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This Week in Science 2017–11–19


Author(s): Scott Douglas Jacobsen

Publication (Outlet/Website): Medium (Humanist Voices)

Publication Date (yyyy/mm/dd): 2017/11/19

“Mona Nemer is used to changing people’s minds.

When she was 17, Nemer and her fellow students had to fight to get her all-girls high school in Lebanon to open a science stream, academic courses that weren’t offered to them because they were female.

It was the 1970s, but school administrators didn’t think girls went into careers that needed science, says Nemer.”


“The black wings of a butterfly have provided a simple way to improve the light gathering abilities of solar cells. It is the latest example of how science turns to nature to find elegant solutions to technical problems.

Solar cells are a wonderfully clean way to turn sunlight directly into electricity with no moving parts and no pollution. But since their current invention more than 60 years ago, they have suffered from inefficiency. Early versions only converted about 1 to 2 per cent of the sunlight falling upon them. That has been improved to roughly 20 per cent today, but that still means 80 per cent of the sunlight is not being used.

Part of the problem is that solar cells tend to have smooth surfaces, which act as partial mirrors, reflecting sunlight back into the sky rather than absorbing it. It was in an attempt to make the surface of solar cells less reflective, and therefore absorb more light, where the scientists turned to the butterfly.”


“The man known as the Pope’s Astronomer will give a free lecture this week at the University of Victoria.

The head of the Vatican Observatory will give a public lecture on science and faith on Thursday, something organizers hope will address the controversy surrounding Governor General Julie Payette’s comments linking belief in God with astrology and climate change denial.

Brother Guy Consolmagno, who has post graduate science degrees from MIT and the University of Arizona, will separately address UVic’s Physics Department and the general public.”


“OAKLAND — Science and Technology Minister Ofir Akunis found an incredibly receptive audience at Limmud FSU, an international Jewish educational organization for Russian-Jewish youth, in Oakland, California on November 18.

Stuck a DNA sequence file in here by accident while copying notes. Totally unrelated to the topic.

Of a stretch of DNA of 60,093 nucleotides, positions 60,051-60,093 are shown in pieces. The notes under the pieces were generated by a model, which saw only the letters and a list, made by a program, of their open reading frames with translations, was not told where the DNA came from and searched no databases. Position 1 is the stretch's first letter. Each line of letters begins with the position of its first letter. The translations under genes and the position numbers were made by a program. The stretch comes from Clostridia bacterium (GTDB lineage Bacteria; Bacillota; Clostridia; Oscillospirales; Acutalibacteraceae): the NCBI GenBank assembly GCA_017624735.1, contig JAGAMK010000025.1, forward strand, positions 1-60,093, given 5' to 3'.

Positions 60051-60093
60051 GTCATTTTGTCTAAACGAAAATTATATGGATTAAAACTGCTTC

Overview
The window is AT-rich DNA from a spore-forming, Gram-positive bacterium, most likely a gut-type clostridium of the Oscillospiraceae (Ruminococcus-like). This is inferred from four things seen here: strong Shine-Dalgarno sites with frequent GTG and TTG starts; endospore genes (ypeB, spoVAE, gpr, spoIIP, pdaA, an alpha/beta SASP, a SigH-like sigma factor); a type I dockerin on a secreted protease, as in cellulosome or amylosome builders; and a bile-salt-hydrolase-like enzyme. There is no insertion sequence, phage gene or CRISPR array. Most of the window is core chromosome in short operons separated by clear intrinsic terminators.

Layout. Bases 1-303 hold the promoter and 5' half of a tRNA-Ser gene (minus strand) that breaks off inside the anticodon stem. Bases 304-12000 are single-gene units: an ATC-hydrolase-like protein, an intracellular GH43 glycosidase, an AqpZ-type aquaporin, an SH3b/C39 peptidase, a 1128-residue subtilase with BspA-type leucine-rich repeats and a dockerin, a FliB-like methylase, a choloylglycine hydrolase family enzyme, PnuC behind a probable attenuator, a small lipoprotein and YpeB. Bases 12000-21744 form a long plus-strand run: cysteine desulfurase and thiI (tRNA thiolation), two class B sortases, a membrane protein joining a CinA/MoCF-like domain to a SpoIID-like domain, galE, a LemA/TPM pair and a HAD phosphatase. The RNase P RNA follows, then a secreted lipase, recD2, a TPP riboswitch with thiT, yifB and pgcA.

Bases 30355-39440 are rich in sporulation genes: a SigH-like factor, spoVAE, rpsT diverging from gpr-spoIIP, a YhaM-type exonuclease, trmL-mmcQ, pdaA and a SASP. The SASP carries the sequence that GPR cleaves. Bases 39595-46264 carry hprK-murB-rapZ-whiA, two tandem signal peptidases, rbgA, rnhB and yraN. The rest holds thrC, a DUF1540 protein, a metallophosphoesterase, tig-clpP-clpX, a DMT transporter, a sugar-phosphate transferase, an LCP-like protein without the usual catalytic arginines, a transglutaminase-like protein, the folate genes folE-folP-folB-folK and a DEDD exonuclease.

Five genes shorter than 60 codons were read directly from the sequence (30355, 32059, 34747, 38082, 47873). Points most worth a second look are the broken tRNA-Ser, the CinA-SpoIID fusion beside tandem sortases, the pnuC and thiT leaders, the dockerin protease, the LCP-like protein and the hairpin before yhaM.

He spoke about Israel being a powerhouse of science, technology and innovation, positing two reasons for this: The first, he accredited to the “brilliant minds through the years,” and then asked the audience to guess the second reason.

“Immigration from the former Soviet Union,” a woman offered up.

“Exactly,” Akunis said, noting that in the late 1980s and early 1990s 1.2 million Jews from the former Soviet Union made aliya. This, he said, was a great boost to the sciences and is reflected today in the success in the hi-tech spheres and in the innovations in math, science and chemistry.”


“ These are waves in space created by fluctuating electric and magnetic fields. The waves have characteristic rising tones — reminiscent of the sounds of chirping birds — and are able to efficiently accelerate electrons. Scientists have long known that solar-energised particles trapped around the planet are sometimes scattered into the earth’s upper atmosphere where they can contribute to beautiful auroral displays. Yet for decades, no one has known exactly what is responsible for hurling these energetic electrons on their way. Recently, two spacecraft found themselves at just the right places at the right time to witness, first hand, both the impulsive electron loss and its cause. New research using data from NASA’s Van Allen Probes Mission and FIREBIRD [Focused Investigations of Relativistic Electron Burst Intensity, Range, and Dynamics] II CubeSat has shown that a common plasma wave in space is likely to be responsible for the impulsive loss of high-energy electrons into the earth’s atmosphere. — Science Daily”


“I likely can’t count the number of times I have spoken or written the words science-based. It is a mantra of sorts. And for good reason.

Technology is the most important competitive advantage for Canadian agriculture. This is how we are going to compete with emerging exporters and key international competitors.

The alternative to science-based is regulations born out of the whims of the latest internet expert. To say that most of these so-called experts are in the category of the snake oil salesmen would be a bit of an insult to the purveyors of snake oil.”



In-Sight Publishing by Scott Douglas Jacobsen is licensed under a Creative Commons Attribution-NonCommercial-NoDerivatives 4.0 International License. Based on a work at


© Scott Douglas Jacobsen and In-Sight Publishing 2012-Present. Unauthorized use and/or duplication of this material without express and written permission from this site’s author and/or owner is strictly prohibited. Excerpts and links may be used, provided that full and clear credit is given to Scott Douglas Jacobsen and In-Sight Publishing with appropriate and specific direction to the original content. All interviewees and authors co-copyright their material and may disseminate for their independent purposes.

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